That prams and art are not mutually exclusive.

Glory Box: Body Image and Inheritance

Grandparents are wasted on the young. If my Grandma were alive today, the first thing I’d ask her was whether or not I inherited her bottom. My bottom, you see, is curvaceous. It is not my mum’s bottom, nor my sister’s. It arrived on the scene well after my Grandma was in her prime, and I have no means of comparison.

After a futile decade-long search women’s magazines for women who share my round bottom – and after my own efforts in breeding – I know my bottom must come from somewhere further up the family tree. Our bodies come from our families – from genetics – but our understanding of bodies, and of beauty, is not just limited to family. It is influenced by society.

Yesterday on The Today Show I heard Ita Buttrose speak about body image problems in young girls. She told the story of a young girl (around 8 years old) who believed she was fat. Ita had replied, “You’re not fat, you’re perfect.” She argued that it wasn’t women’s magazines that compromise young girl’s self esteem: this is something they learn from their mothers. I agree with Ita to an extent. But where do their mothers learn to hate – or at least see fault in – their own bodies? When compared to a media manufactured image, the common woman doesn’t measure up.

Furthermore, these magazines line the coffee tables of family homes all over the Western world. Young girls are fed a diet of cleaned up, sanitised images of women’s bodies in print media, television, film and the internet. These images lead them to believe that they can obtain the beauty contained within those images, when really, they will probably grow to look like their mum, their dad, their aunt, their grandpa or their brother, depending on their genetic make up.

My mum has always believed she was overweight, and often dieted. In the same breath that sighed over her own weight, she would turn and tell me how much I looked like her. Same height. Same nose. Same shape. I guess that’s why at age 7 I spent an afternoon cutting diets out of Women’s Day. And at age 10 trying to wake up early enough to catch Aerobics Oz Style on Channel 10. And at 14 spending an entire Summer in a cable knit jumper in a vain attempt to hide my curvy body from the world.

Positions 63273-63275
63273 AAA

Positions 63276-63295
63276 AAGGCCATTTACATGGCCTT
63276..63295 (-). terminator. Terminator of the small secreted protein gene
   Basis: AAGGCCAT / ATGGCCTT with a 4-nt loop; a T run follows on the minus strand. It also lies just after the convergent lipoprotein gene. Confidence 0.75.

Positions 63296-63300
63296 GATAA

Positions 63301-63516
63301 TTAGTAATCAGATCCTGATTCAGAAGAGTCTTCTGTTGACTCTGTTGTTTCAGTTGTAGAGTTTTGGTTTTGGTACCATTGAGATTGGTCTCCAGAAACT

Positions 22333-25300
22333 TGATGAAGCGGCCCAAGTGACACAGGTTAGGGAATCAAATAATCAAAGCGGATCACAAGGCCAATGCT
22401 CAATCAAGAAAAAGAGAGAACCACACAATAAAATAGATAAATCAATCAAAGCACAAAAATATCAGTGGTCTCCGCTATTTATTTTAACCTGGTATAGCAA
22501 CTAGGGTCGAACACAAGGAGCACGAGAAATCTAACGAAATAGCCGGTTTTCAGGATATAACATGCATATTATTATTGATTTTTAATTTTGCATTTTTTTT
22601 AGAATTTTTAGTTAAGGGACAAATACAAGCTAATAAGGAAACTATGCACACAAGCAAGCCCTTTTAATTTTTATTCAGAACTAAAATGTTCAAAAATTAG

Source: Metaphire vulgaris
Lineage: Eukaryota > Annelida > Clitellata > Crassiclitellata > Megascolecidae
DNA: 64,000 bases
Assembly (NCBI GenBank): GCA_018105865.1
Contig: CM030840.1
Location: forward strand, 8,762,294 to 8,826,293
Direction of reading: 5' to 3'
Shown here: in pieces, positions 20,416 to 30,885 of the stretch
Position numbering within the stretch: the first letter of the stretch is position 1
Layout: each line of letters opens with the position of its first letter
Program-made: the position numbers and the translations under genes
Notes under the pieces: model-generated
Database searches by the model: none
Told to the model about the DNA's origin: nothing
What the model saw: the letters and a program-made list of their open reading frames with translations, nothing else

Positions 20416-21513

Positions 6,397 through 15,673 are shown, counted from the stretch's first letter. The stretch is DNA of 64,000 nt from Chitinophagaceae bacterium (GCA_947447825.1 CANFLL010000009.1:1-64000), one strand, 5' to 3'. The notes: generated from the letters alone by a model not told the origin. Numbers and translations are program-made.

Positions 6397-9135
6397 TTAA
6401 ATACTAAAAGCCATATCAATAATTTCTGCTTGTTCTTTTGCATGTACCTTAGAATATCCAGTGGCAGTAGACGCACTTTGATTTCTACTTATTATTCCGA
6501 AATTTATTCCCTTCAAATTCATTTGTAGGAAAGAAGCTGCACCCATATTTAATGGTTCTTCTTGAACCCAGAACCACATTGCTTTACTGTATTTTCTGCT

I never bought Dolly or Girlfriend as I teen, I preferred Rolling Stone: it was full of people who lived in the world, rather than holding their breath … and their salad dressing. And if I ever have a daughter, I hope she will make similar choices out of an intuitive sense of self worth.

Most women’s magazines speak to the outer shell of who we are. Even if they dare speak to our inner ambitions or intellect in their writing, they immediately negate this rhetoric by their heavy reliance on advertising for fashion and beauty products.

We need to be careful that the glory box we hand down to our young girls is full of pride and strength, not apologies. For the people they become are the same flawed people we are, as their mothers, their aunties, their grandmothers.

Beauty is in the eye of the beholder: behold your own beauty, and your daughters will learn to see it in themselves.

Did your mother revel in her beauty? How do you think this influenced your own self image?

19 Responses to “Glory Box: Body Image and Inheritance”

  1. ClaireyH

    No idea how it will affect them, but I made the decision early on that the usual Womens mags won’t be entering our place.

    I want my girls to be proud of the strength of their bodies, and never consider thinking otherwise.

    Reply
  2. Life In A Pink Fibro

    I don’t have girls but I agree with Ita that so much of what we are is handed down from our mothers. What would I give my own daughters? Not sure. I have a healthy respect for my body. Which isn’t to say that I love it. Two different things, unfortunately.

    Reply
  3. Maxabella

    You are such a wise soul, Karen. I love your line “full of people who lived in the world, rather than holding their breath…”

    I have been thinking a lot about body image since the ‘I heart my body’ blogging campaign was everywhere for a while there. I didn’t like the campaign so much. I don’t think a backlash against the perfect magazine bodies is the way to go about it. I don’t want my daughters to ‘love my body’ – I want them to not really think about their body. I want their body to be a healthy, strong tool for getting their wonderful selves around in. I want their body to be something appreciated by their loving partner(s) in private, not drooled over and commented on in public.

    Why do we need to be looking at bodies so much anyway? Honestly, what’s wrong with a one piece? Why do we need to have so much darn flesh on display? Beautiful bodies are often beautiful because of the artful draping of fabric. Abs have nothing to do with that.

    Sorry to ramble, like I said, I’ve been thinking about this a lot and I’m still not sure what to make of it all. x

    Reply
  4. Anne @ Domesblissity